New margins of between 10.5 and 20.5 percent will be offered to dealers, together with competitive leasing and financing offers that will be subsidized by the head office.
On top of that, Jaguar will quit the fleet market and will be newly positioned.
"Jaguar needs to focus on its core values, such as luxury, style, comfort and luxurious materials to be reestablished as a noble, English alternative to German premium brands," said Scott, who took up his new post in December.
Scott will clearly need to concentrate his attention on the Jaguar brand. With 4,666 vehicles sold in Germany in 2004, its unit sales dropped by 6.2 percent compared with 2003.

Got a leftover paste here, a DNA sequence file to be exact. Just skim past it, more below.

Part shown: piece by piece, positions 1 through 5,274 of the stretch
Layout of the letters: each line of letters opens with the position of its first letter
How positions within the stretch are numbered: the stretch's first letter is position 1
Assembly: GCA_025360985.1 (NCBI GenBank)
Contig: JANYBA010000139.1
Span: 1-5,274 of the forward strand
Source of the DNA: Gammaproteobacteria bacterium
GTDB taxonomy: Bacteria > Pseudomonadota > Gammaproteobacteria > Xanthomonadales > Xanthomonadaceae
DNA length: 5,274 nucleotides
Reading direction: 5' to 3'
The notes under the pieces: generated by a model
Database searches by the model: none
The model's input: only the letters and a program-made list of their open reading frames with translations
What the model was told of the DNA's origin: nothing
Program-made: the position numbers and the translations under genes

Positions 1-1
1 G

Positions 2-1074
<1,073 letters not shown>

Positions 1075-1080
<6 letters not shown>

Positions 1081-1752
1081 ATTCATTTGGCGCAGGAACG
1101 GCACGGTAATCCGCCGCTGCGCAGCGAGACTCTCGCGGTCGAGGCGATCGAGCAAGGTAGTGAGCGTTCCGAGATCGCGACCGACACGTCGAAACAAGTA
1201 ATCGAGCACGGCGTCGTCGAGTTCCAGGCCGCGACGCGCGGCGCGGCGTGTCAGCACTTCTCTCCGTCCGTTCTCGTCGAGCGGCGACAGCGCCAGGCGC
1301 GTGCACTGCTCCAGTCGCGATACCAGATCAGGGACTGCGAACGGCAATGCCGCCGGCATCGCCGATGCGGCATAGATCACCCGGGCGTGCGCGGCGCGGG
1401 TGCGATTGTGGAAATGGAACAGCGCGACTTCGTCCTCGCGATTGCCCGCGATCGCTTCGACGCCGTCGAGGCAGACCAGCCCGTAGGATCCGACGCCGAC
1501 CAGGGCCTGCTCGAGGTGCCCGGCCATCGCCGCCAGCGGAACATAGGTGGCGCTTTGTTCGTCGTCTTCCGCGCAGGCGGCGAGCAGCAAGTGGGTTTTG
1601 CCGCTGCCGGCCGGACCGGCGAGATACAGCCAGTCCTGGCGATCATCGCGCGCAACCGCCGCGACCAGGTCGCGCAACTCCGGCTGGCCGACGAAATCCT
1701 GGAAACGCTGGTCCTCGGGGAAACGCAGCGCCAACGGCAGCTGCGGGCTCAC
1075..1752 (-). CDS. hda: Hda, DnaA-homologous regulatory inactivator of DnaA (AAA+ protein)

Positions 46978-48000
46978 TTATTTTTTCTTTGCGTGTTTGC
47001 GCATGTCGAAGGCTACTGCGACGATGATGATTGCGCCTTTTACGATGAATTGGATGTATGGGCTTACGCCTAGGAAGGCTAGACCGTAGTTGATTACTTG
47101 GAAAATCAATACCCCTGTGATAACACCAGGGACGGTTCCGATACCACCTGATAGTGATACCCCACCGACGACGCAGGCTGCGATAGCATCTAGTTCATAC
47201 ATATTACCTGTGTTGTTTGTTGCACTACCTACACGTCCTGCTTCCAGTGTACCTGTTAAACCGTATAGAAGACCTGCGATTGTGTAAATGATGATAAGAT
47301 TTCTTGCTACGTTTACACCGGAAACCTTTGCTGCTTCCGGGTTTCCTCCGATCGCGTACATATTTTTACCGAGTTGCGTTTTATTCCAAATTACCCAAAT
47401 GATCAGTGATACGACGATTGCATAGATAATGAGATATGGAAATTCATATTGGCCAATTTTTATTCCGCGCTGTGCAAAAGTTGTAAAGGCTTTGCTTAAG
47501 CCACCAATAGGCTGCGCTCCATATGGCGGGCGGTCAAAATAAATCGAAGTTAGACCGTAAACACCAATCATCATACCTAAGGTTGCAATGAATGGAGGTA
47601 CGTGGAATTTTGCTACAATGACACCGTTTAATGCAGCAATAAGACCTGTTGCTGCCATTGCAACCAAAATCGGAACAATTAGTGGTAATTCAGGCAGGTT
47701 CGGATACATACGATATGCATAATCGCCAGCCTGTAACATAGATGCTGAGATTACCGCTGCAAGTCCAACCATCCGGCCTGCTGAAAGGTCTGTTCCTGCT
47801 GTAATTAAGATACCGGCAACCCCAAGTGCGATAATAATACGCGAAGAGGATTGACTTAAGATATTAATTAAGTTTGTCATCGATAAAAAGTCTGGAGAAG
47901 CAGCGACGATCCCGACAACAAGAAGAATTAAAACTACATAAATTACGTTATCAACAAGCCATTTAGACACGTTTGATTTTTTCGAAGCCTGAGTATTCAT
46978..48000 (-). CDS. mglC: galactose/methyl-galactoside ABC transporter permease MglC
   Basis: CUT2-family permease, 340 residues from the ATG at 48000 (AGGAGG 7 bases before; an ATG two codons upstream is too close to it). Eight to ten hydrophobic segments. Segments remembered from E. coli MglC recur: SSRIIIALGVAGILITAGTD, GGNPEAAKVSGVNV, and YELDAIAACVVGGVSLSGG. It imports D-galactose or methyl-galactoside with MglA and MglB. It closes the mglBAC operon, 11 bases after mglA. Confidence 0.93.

Scott is careful when talking about the targets for 2005, but says "we plan to sell 4,500 vehicles."
Comparatively, not a lot of work needs to be put in at Land Rover. Still, Scott has big plans for the cult, off-road brand.
"We need to modernize the image and we need to get into the on-road SUV market. I have no doubt that we will achieve this with the new Range Rover Sport," said Scott.
Scott also plans to tie top customers to the Land Rover brand by offering first-class service and new sales strategies.
Said Scott: "Those who pay up to 125,000 euros for a Range Rover with 400hp can expect to be advised in luxurious surroundings by perfectly trained sales personnel."
Scott expects to sell about 9,000 Land Rovers in Germany this year without offering discounts. Land Rover sold 7,304 vehicles in Germany in 2004.
Dealers are happy with the new approach. Said Manfred Hauswirth, Jaguar and Land Rover association spokesman: "These are steps in the right direction. We are very optimistic for the future."